Kolmogorov-Smirnov test

In this module students will become familiar with the Kolmogorov-Smirnov non-parametric test for equivalence of distributions

Sometimes in applied statistics we would like to test whether or not two sets of data appear to be drawn from the same underlying probability distribution.  Most of the time we don’t even know what that probability distribution is… it could be some crazily shaped distribution that doesn’t match a nicely behaved smooth distribution like the Normal distribution, for example.

As an example, read in the data file drug_mortality_and_2016_election_data.csv This file contains county-level data on per capita drug mortality rates from 2006 to 2016, along with the fraction of the voters in each county that voted Republican or Democrat in the 2016 presidential election.  Use the following code:

a = read.table("drug_mortality_and_2016_election_data.csv",header=T,as.is=T,sep=",")
a = subset(a,!is.na(rate_drug_death_2006_to_2016_wonder))
a_rep = subset(a,prep_2016>pdem_2016)
a_dem = subset(a,prep_2016<pdem_2016)
x1 = a_rep[,3]
x2 = a_dem[,3]
breaks = seq(0,max(a$rate_drug_death_2006_to_2016_wonder),length=100)
hist(x1,col=2,main="Republican majority counties",xlab="Drug death rate",breaks=breaks,freq=F)
hist(x2,col=3,main="Democrat majority counties",xlab="Drug death rate",breaks=breaks,freq=F,add=F)


We would like to know if those two distributions are consistent with being drawn from the same underlying probability distribution.

To do this, we turn to what are known as non-parameteric tests.  “Non-parametric” means that we do not assume some parameterisation of the underlying probability distribution (for instance, by assuming it’s Normal).

The Kolmogorov-Smirnov test (KS test) is an example of one such test.  Given two data samples, X_1 and X_2, the algorithm first sorts both samples from smallest to largest, then creates a plot  that shows the cumulative fraction in each sample below each value of X (note that X_1 and X_2 data samples do not need to be the same size).  The KS test then looks at the maximum distance, D, between those two curves. As an example of this with our drug mortality data, use the code:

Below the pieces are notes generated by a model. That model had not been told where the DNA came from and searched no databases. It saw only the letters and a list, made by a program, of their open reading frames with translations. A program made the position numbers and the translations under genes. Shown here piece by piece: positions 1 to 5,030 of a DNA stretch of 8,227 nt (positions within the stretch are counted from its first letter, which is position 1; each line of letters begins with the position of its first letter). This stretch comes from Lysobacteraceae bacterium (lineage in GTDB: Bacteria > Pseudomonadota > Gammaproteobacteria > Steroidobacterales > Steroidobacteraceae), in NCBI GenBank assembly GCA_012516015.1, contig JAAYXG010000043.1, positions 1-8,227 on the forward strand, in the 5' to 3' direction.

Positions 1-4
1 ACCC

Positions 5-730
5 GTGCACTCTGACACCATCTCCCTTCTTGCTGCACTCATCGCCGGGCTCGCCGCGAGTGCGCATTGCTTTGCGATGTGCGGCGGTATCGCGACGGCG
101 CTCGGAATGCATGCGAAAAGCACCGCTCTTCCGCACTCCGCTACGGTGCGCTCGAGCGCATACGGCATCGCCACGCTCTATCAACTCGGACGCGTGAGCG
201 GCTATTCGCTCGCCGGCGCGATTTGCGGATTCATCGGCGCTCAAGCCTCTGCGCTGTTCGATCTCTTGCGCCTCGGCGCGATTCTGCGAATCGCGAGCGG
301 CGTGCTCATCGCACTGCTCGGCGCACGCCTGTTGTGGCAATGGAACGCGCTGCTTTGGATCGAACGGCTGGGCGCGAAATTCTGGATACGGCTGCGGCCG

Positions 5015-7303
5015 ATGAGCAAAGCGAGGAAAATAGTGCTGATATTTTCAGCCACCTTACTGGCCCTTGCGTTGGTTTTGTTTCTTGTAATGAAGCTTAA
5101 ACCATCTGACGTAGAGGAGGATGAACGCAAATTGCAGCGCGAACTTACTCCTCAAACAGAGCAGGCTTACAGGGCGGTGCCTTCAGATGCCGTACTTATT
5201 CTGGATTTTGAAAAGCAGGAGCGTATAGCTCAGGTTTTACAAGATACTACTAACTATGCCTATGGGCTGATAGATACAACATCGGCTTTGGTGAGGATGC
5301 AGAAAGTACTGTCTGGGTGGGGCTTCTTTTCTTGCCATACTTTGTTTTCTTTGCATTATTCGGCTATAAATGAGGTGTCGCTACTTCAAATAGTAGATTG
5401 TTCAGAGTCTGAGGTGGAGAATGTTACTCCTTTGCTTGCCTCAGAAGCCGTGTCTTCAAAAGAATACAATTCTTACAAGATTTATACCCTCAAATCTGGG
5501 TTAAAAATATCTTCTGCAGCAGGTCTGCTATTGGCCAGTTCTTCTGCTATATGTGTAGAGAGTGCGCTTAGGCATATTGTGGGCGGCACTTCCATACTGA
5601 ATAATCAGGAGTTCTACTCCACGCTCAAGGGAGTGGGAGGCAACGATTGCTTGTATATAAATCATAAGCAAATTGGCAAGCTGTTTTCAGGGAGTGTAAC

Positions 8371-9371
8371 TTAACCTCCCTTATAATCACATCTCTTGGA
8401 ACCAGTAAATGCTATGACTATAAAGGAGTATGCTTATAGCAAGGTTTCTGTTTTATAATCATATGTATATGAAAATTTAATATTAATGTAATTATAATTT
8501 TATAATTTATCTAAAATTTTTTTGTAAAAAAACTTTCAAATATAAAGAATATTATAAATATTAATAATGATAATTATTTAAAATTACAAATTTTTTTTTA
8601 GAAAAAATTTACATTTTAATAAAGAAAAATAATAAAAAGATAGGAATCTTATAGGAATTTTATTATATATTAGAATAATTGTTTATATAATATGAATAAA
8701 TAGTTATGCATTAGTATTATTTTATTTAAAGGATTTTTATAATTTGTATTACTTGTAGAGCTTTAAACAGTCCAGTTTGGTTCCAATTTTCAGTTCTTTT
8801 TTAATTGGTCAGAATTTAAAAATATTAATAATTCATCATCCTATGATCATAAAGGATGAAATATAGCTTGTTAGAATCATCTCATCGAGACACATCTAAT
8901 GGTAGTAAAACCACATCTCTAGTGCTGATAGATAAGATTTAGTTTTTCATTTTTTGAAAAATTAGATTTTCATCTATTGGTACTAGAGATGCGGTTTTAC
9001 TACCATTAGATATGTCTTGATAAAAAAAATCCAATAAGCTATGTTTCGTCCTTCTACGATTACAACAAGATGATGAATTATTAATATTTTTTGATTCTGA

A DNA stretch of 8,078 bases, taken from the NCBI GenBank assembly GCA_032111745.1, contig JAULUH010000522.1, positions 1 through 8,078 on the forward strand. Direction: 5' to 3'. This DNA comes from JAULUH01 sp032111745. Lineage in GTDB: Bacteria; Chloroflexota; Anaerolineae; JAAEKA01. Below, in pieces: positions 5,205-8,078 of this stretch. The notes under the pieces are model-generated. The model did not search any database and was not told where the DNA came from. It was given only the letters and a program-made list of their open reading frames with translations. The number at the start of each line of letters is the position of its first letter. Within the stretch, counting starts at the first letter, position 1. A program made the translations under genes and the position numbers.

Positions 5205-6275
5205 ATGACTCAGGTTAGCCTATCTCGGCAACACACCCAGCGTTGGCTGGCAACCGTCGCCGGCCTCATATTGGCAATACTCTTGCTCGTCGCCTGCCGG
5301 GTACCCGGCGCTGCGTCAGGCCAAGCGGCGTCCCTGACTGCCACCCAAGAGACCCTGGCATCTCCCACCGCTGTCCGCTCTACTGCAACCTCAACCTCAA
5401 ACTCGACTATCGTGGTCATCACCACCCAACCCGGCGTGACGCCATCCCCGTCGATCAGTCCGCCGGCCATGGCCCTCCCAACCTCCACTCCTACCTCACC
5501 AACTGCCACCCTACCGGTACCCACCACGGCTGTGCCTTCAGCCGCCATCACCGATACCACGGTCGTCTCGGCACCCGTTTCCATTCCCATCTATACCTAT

xtot = sort(c(x1,x2))
cumsum_x1 = numeric(0)
cumsum_x2 = numeric(0)
for (i in 1:length(xtot)){
 cumsum_x1 = c(cumsum_x1,sum(x1<xtot[i]))
 cumsum_x2 = c(cumsum_x2,sum(x2<xtot[i]))
cumsum_x1 = cumsum_x1/length(x1)
cumsum_x2 = cumsum_x2/length(x2)
plot(xtot,cumsum_x1,type="l",col=2,lwd=8,ylab="Cumulative fraction in each sample",xlab="Drug death rate")
legend("bottomright",legend=c("Republican majority counties","Democrat majority counties"),col=c(2,3),lwd=4,bty="n")
D = abs(cumsum_x1-cumsum_x2)
iind = which.max(D)


The larger the value of D, the greater the difference between the two distributions. The KS-test bases its statistical test on the value of D.

The KS-test is implemented in R with the ks.test() function.  It takes as its arguments the two samples of data.

k = ks.test(x1,x2)

It prints out the p-value testing the null hypothesis that the two samples are drawn from the same distribution.

Difference between the KS test and the Students t-test

You may be wondering why we can’t just use a two sample Students t-test to determine if the means of the two distributions are statistically consistent.  You could of course do that, but two distributions can have dramatically different shapes, but have the same mean.

Here’s an example using simulated data where the two sample t-test shows the means of the samples are statistically consistent, but the KS test reveals they have very different shapes:

x_1 = runif(1000,0,10)
x_2 = rnorm(750,5,2)


k = ks.test(x_1,x_2)
t = t.test(x_1,x_2)


KS test with a known probability distribution

The KS test can also be used parametrically, comparing the distribution of data to a known probability distribution.  For example, if we wanted to compare the x_1 distribution from the above example to a Uniform probability distribution between 0 and 1, we would type


If we wanted to compare it to a Uniform probability distribution between 0 and 10:


If we wanted to compare it to a Normal distribution with mean 5 and standard deviation 2:


If we wanted to compare it to a Poisson distribution with mean 6:

You get the idea… just use the cumulative distribution function of the probability distribution you want to examine, along with the arguments for that probability distribution.
Visits: 6792

Leave a Reply